Partisanship and the 113th Congress
With the 113th Congress sworn in, it's worth remembering that relatively few members of the House got here in a tough election fight, as is typical for the House. The overwhelming number won their seats comfortably last November. Two-thirds of House members won their elections by 20 points or better, or had no major-party opponent at all.
This is partly because partisanship isn't just relegated to Congress - 94 percent of partisan voters nationwide voted for their party's House candidate, so districts with a majority of Republicans vote for Republicans, and districts with mostly Democrats generally send Democrats to D.C. This pattern overshadows the fact that Americans tend to disapprove of Congress as a whole.
Only 27 House members in the new class won by under five percentage points, including just 12 Republicans and 15 Democrats who did - hardly the kind of breakdown that has a lot of members of either side looking over their shoulder, or feeling the need to show crossover appeal back home.
Given that, we can start to profile the districts with the closest balance of Democratic and Republican voters. (It's too early, of course, to tell which will really emerge as hot races, since there are so many factors, but if we see members from some of these districts charting a centrist course over the next two years, this could be part of the reason.)
To make a partisan index for each congressional district, we looked at both the district's votes for major state and Presidential contests over the last two cycles, applied to the newly-drawn districts. The average partisan vote from state contests was weighted more heavily than the Presidential vote, to help account for the sometimes-large differences between national candidate performance and state- and local- candidate performance. Historically, the latter tend to be a slightly better predictor of Congressional voting, particularly in the South and Midwest.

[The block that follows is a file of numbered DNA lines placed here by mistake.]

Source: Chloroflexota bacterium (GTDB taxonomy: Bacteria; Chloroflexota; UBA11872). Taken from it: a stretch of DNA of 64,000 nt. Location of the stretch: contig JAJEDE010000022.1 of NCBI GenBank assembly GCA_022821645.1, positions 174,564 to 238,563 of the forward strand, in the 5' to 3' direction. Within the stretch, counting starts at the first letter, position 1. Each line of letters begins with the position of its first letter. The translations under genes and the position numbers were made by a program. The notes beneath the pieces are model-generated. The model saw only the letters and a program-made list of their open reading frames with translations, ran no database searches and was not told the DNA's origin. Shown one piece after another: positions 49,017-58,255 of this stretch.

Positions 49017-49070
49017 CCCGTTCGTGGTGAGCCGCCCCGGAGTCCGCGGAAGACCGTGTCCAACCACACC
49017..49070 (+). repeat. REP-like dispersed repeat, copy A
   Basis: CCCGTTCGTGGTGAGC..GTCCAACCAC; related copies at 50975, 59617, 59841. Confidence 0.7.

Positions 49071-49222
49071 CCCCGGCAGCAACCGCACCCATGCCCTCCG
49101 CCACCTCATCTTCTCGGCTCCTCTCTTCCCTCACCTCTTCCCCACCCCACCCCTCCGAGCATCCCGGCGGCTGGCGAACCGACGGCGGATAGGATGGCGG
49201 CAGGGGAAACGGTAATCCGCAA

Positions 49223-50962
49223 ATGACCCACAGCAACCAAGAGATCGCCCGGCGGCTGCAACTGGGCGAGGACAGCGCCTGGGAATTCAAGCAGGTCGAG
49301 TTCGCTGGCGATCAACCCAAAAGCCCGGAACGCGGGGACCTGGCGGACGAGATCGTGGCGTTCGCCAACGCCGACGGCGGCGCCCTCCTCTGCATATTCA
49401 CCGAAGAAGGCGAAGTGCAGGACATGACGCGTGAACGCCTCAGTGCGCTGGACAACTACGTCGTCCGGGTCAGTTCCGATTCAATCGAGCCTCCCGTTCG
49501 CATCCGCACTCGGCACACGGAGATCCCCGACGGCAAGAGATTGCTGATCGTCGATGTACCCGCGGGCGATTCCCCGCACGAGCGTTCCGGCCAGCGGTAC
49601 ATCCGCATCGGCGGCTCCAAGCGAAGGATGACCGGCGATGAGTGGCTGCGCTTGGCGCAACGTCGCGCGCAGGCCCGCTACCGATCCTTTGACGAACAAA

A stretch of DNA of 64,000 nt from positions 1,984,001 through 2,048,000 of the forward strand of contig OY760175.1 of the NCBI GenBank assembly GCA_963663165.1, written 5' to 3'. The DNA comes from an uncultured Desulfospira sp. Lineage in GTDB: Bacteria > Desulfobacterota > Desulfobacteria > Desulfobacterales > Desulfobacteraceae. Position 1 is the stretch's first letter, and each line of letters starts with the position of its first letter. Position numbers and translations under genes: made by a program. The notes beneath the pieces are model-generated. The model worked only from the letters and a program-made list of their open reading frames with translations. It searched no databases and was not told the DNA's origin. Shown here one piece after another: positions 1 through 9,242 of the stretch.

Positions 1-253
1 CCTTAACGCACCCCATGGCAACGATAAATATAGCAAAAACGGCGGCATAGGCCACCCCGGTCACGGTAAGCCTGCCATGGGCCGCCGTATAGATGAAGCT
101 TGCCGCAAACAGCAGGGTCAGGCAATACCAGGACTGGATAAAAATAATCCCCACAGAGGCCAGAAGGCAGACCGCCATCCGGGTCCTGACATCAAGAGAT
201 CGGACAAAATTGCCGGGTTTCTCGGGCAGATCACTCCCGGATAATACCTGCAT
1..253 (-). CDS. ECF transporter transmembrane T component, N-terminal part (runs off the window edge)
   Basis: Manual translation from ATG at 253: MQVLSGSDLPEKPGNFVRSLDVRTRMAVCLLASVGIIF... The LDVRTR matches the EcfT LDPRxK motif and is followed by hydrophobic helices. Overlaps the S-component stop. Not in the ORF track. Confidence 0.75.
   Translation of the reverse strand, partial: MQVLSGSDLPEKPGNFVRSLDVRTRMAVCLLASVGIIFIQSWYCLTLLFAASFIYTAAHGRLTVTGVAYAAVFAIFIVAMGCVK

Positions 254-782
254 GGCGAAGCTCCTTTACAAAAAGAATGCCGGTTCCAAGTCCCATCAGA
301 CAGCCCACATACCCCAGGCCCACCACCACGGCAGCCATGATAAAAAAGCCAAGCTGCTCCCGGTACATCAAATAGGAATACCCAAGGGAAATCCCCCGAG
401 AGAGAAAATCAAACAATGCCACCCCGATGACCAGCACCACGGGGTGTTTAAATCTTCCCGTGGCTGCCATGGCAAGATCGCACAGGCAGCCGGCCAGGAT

The most evenly balanced districts we label "marginal" and you'll see these mostly have partisan indexes or around 2 or less; many even zero. On average, partisan races in these districts are decided within a few points. Once we see indexes north of 3 points or so, that's a "lean" district where one party has an edge in partisan voting.
There are a couple of districts here worth noting where a member continues to hold a seat despite the district's partisanship leaning the other way; these kinds of members often have strong personal appeal that transcends partisanship and may well continue to, but their districts' balance often has them tacking toward the center, so they're worth including here.
This hardly means other districts are out of the spotlight, though - "safe" districts are always potential places we could see action in the primaries. Many members have to consider the possibility of drawing a primary challenge more so than having to face the overall electorate. And not just a primary defeat; a serious challenge, even if pushed back, drains money and resources and can push a member further to an ideological side which leads to a harder general election fight.
Of course, we make a mistake if we think that ideological stances, compromise or voting on spotlighted national issues is only about the voters "back home" in the district; local constituencies aren't the only things members have to consider nowadays. They have to make the national party and national-level donors happy too. That factor, plus the rise of super PACs, could easily put members in the crosshairs of groups with larger agendas than just within their own congressional district, or gin up a primary challenge.
*The same-party contests this year, an artifact of redistricting, are counted here as landslide wins for the party.
CBS News consultant Mark Gersh contributed to this report.
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